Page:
Cohesin is the protein complex responsible for binding the sister chromatids during mitosis through the G2 phase and into mitosis phase. It is a multi-subunit complex called which contains four core subunits: Smc1 and Smc3, which are members of the structural maintenance of chromosomes (SMC) protein family, and two non-SMC subunits, Scc1 (also called Mcd1) which is a member of the kleisin family, and Scc3. At metaphase, most cohesin is removed, except for some at the centromere. At Anaphase, securin, an inhibitory subunit of separase, is hydrolyzed. Separase hydrolyzes the remaining cohesin. In a classical experiment by covalently linking Cohesin's subunits which form a tripartite ring structure, Scc1, Smc1 and Smc3, it was demonstrated that that cohesin rings concatenate individual sister minichromosome DNA molecules.


See also

External links

  • Michaelis C, Ciosk R, Nasmyth K (1997). "Cohesins: chromosomal proteins that prevent premature separation of sister chromatids". Cell 91 (1): 35–45.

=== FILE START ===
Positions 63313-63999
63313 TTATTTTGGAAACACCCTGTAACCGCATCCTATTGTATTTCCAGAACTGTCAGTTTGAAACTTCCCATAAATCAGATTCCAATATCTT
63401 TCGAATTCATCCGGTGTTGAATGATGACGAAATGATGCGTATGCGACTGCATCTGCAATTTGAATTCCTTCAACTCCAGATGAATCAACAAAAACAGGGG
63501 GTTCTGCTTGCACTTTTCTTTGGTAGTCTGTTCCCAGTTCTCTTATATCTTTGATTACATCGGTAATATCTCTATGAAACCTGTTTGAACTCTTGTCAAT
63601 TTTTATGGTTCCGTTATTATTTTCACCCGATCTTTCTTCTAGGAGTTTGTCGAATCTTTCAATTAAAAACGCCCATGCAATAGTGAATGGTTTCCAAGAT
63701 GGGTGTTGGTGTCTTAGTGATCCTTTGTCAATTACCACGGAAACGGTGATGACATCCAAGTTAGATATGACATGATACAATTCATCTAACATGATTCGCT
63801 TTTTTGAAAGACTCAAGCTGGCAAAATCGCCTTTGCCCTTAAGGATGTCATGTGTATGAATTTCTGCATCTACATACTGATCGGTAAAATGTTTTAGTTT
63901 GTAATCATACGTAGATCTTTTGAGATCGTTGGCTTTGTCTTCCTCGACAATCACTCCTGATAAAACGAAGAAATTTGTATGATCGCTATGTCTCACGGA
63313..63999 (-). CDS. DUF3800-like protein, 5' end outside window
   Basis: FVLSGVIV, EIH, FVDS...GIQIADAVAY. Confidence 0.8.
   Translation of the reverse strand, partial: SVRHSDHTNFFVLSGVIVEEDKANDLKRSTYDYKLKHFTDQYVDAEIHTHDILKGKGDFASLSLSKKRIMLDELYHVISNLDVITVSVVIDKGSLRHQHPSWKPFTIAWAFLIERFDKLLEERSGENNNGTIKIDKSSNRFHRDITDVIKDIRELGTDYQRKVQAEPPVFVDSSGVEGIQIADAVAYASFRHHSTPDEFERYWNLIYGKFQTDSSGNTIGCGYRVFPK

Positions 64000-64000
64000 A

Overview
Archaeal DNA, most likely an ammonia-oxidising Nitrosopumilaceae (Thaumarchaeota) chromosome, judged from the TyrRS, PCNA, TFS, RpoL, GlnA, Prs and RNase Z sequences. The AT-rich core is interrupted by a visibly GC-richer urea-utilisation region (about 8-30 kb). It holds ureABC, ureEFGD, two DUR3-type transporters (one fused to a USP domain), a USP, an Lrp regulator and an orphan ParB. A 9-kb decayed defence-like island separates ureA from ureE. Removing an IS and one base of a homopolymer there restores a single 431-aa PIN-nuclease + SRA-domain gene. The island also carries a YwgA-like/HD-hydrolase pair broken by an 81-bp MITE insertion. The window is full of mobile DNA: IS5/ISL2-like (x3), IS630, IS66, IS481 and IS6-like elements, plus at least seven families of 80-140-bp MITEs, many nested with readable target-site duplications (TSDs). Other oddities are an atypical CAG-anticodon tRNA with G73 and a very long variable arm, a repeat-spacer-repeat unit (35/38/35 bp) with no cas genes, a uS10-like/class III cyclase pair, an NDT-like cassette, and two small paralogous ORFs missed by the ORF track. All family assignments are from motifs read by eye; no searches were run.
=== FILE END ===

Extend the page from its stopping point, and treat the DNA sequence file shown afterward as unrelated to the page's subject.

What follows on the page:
• Guacci V, Koshland D, Strunnikov A (1997). "A direct link between sister chromatid cohesion and chromosome condensation revealed through the analysis of MCD1 in S. cerevisiae". Cell 91 (1): 47–57.
  • Tóth A, Ciosk R, Uhlmann F, Galova M, Schleiffer A, Nasmyth K (1999). "Yeast cohesin complex requires a conserved protein, Eco1p(Ctf7), to establish cohesion between sister chromatids during DNA replication". Genes Dev. 13 (3): 320–33.
  • Uhlmann F, Lottspeich F, Nasmyth K (1999). "Sister-chromatid separation at anaphase onset is promoted by cleavage of the cohesin subunit Scc1". Nature 400 (6739): 37–42.

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